CONVOLUTION: ACCUMULATION

The convolution integral is visualized as a superposition of impulse responses.

Click the Signal menu button to display options for the signal function $$f(t)$$. Click a function to select it.

Click the Weight menu button to display options for the weight function $$g(t)$$. Click a function to select it.

When a function is selected, the lower graph plane shows the graph of the signal function $$f(t)$$, and the upper plane shows the graph of the convolution $$f(t)*g(t)$$, both in gray.

Click one of the step size checkboxes to select the time step, $$\Delta u$$.

The accumulation of the convolution integral can be controlled either by clicking the [>>] button to animate, or by clicking on the time slider to pick a time value $$u$$. The yellow curve represents the convolution $$f(t)*g(t)$$ up to time $$u$$; the top cyan curve represents the convolution of the weight $$g(t)$$ with a signal which is $$f(t)$$ for $$t \lt u$$ and zero for $$t \gt u$$; it cuts off at time $$t = u$$.

To understand this visual, select $$f(t) = 1 + \cos(bt)$$ and $$g(t) = e^{-at}$$. We have a model of farm runoff into a lake. It varies seasonally, and the rate at which phosphates, say, enter the lake is given by $$f(t)$$. These chemicals are washed out of the lake, as well, at a rate proportional to the amount in the lake. Thus, of every kilogram in the lake at time $$u$$, $$g(t-u)$$ kilograms remains in the lake at time $$t$$, i.e. time $$t - u$$ later. It is assumed that at $$t = 0$$ the phosphate load is zero ("rest initial conditions").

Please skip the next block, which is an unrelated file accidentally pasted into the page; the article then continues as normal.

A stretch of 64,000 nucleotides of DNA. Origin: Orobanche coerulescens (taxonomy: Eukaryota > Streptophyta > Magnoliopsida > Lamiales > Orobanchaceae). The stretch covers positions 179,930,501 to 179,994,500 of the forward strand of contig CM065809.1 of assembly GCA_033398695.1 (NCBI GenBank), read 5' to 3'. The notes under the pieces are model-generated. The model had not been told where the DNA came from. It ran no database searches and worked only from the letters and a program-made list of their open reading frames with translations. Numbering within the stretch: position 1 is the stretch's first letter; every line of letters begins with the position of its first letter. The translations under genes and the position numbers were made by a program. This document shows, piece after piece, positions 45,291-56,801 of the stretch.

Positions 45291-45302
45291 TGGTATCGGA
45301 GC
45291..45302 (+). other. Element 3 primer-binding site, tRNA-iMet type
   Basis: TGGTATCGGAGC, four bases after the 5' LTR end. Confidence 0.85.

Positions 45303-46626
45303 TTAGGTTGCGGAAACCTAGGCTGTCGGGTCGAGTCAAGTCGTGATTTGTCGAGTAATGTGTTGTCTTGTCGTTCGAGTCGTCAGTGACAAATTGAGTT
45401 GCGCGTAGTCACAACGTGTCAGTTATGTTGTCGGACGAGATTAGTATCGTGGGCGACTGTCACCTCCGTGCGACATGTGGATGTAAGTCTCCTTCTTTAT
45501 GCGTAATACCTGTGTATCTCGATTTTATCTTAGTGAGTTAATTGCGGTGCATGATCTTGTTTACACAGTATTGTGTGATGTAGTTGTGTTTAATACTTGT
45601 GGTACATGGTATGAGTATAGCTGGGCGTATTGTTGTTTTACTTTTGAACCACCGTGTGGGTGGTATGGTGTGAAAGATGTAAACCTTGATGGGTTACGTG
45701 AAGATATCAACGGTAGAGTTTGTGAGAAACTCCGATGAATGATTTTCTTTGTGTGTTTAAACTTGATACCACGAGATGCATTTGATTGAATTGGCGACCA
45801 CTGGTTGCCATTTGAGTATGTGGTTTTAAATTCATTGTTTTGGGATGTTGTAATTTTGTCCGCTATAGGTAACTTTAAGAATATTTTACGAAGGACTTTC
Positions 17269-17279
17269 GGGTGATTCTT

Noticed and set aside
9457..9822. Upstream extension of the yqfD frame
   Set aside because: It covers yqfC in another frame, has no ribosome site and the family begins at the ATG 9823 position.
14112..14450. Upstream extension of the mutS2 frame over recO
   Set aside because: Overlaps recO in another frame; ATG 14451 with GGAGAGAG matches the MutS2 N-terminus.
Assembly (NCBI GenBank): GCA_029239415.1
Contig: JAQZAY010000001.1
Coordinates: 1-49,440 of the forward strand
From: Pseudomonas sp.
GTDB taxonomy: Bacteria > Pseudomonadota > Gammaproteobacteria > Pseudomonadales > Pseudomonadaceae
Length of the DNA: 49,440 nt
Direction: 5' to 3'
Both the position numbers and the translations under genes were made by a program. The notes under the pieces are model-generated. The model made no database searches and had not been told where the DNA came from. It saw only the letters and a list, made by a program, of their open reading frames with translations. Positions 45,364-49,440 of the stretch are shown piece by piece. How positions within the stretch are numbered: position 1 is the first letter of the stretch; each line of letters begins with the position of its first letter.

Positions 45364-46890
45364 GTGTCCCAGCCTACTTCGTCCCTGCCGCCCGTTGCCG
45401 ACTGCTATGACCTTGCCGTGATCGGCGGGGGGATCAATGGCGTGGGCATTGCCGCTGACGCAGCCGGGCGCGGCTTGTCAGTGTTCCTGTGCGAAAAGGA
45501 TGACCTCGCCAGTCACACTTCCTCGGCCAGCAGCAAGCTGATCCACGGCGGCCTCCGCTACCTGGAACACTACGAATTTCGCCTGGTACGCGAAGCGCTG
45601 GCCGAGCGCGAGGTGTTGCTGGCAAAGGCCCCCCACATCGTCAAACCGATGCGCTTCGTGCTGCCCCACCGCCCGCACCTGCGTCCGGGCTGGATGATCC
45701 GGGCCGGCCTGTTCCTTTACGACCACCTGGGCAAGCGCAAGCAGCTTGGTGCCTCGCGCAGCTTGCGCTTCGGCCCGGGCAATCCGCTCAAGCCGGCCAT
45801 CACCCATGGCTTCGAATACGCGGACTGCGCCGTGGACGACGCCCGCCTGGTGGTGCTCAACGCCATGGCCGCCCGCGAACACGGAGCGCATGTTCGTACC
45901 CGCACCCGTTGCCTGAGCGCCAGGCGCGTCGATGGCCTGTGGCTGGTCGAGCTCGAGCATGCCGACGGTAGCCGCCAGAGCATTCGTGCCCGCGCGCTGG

Select stepsize $$\frac{1}{4}$$ and click on the animate key [>>]. An animation shows the weight function $$g(t)$$, in the lower screen in cyan, shifting progressively to the right, multiplied at each stage by the value of the signal for the appropriate value of $$u$$. The representation of the signal turns green as this process proceeds. These blue graphs in the lower window are multiplied by $$\frac{1}{4}$$ (the stepsize) and laid down on top of what has been contributed already, for smaller values of $$u$$.

The upper graph displays the cumulative total amount of phosphate in the lake. The yellow curve shows this accumulation: it is the convolution $$f(t)*g(t)$$. With $$u = 3$$, if you follow the yellow curve and then the top blue curve, you are tracing out the amount of phosphate in the lake resulting from runoff which proceeds at the rate $$f(t)$$ for $$t \lt u$$ but is then reduced to zero for $$t \gt u$$.

Press and hold the mouse button on either plane to see the contribution made in a given time interval of length $$\frac{1}{4}$$.

The values of the constants $$a$$ and $$b$$ in the expressions for $$f(t)$$ and $$g(t)$$ are $$a = \ln(2)$$ and $$b = 2$$.

© 2001 H. Hohn and H. Miller